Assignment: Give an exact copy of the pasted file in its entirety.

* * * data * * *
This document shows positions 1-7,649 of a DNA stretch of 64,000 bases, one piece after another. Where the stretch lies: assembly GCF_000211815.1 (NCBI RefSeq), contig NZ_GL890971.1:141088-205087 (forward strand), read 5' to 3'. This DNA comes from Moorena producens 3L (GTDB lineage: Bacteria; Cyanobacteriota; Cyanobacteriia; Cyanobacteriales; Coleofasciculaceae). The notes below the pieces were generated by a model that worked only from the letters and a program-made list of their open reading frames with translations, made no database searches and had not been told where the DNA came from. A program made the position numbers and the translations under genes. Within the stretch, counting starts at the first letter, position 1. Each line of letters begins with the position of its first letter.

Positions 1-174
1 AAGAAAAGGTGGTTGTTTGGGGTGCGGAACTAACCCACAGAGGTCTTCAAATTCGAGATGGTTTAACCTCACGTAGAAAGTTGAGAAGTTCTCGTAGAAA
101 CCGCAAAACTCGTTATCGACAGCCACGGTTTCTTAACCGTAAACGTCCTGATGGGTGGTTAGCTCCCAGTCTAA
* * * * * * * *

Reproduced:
This document shows positions 1-7,649 of a DNA stretch of 64,000 bases, one piece after another. Where the stretch lies: assembly GCF_000211815.1 (NCBI RefSeq), contig NZ_GL890971.1:141088-205087 (forward strand), read 5' to 3'. This DNA comes from Moorena producens 3L (GTDB lineage: Bacteria; Cyanobacteriota; Cyanobacteriia; Cyanobacteriales; Coleofasciculaceae). The notes below the pieces were generated by a model that worked only from the letters and a program-made list of their open reading frames with translations, made no database searches and had not been told where the DNA came from. A program made the position numbers and the translations under genes. Within the stretch, counting starts at the first letter, position 1. Each line of letters begins with the position of its first letter.

Positions 1-174
1 AAGAAAAGGTGGTTGTTTGGGGTGCGGAACTAACCCACAGAGGTCTTCAAATTCGAGATGGTTTAACCTCACGTAGAAAGTTGAGAAGTTCTCGTAGAAA
101 CCGCAAAACTCGTTATCGACAGCCACGGTTTCTTAACCGTAAACGTCCTGATGGGTGGTTAGCTCCCAGTCTAA